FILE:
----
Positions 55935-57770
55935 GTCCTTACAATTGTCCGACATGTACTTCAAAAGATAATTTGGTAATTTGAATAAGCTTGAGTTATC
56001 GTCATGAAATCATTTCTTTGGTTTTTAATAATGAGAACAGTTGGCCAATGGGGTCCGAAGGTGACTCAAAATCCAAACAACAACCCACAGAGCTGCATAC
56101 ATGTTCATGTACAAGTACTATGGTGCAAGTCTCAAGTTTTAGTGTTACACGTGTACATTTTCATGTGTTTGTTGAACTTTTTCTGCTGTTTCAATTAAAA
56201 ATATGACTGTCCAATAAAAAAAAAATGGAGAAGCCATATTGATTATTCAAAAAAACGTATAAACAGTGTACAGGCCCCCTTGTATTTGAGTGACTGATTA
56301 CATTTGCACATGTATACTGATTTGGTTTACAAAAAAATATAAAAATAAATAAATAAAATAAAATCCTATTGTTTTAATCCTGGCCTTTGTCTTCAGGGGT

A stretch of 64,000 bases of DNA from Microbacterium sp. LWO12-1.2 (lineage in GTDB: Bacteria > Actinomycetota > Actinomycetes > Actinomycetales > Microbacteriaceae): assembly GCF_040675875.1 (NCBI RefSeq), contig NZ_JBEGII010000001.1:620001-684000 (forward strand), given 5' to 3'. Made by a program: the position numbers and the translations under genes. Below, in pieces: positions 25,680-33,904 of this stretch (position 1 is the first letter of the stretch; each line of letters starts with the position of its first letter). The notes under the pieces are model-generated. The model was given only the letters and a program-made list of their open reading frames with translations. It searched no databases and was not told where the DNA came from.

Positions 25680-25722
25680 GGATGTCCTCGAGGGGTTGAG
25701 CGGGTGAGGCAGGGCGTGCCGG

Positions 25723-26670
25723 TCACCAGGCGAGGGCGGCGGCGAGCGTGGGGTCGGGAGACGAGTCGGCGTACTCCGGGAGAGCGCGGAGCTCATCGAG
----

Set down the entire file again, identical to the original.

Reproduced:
Positions 55935-57770
55935 GTCCTTACAATTGTCCGACATGTACTTCAAAAGATAATTTGGTAATTTGAATAAGCTTGAGTTATC
56001 GTCATGAAATCATTTCTTTGGTTTTTAATAATGAGAACAGTTGGCCAATGGGGTCCGAAGGTGACTCAAAATCCAAACAACAACCCACAGAGCTGCATAC
56101 ATGTTCATGTACAAGTACTATGGTGCAAGTCTCAAGTTTTAGTGTTACACGTGTACATTTTCATGTGTTTGTTGAACTTTTTCTGCTGTTTCAATTAAAA
56201 ATATGACTGTCCAATAAAAAAAAAATGGAGAAGCCATATTGATTATTCAAAAAAACGTATAAACAGTGTACAGGCCCCCTTGTATTTGAGTGACTGATTA
56301 CATTTGCACATGTATACTGATTTGGTTTACAAAAAAATATAAAAATAAATAAATAAAATAAAATCCTATTGTTTTAATCCTGGCCTTTGTCTTCAGGGGT

A stretch of 64,000 bases of DNA from Microbacterium sp. LWO12-1.2 (lineage in GTDB: Bacteria > Actinomycetota > Actinomycetes > Actinomycetales > Microbacteriaceae): assembly GCF_040675875.1 (NCBI RefSeq), contig NZ_JBEGII010000001.1:620001-684000 (forward strand), given 5' to 3'. Made by a program: the position numbers and the translations under genes. Below, in pieces: positions 25,680-33,904 of this stretch (position 1 is the first letter of the stretch; each line of letters starts with the position of its first letter). The notes under the pieces are model-generated. The model was given only the letters and a program-made list of their open reading frames with translations. It searched no databases and was not told where the DNA came from.

Positions 25680-25722
25680 GGATGTCCTCGAGGGGTTGAG
25701 CGGGTGAGGCAGGGCGTGCCGG

Positions 25723-26670
25723 TCACCAGGCGAGGGCGGCGGCGAGCGTGGGGTCGGGAGACGAGTCGGCGTACTCCGGGAGAGCGCGGAGCTCATCGAG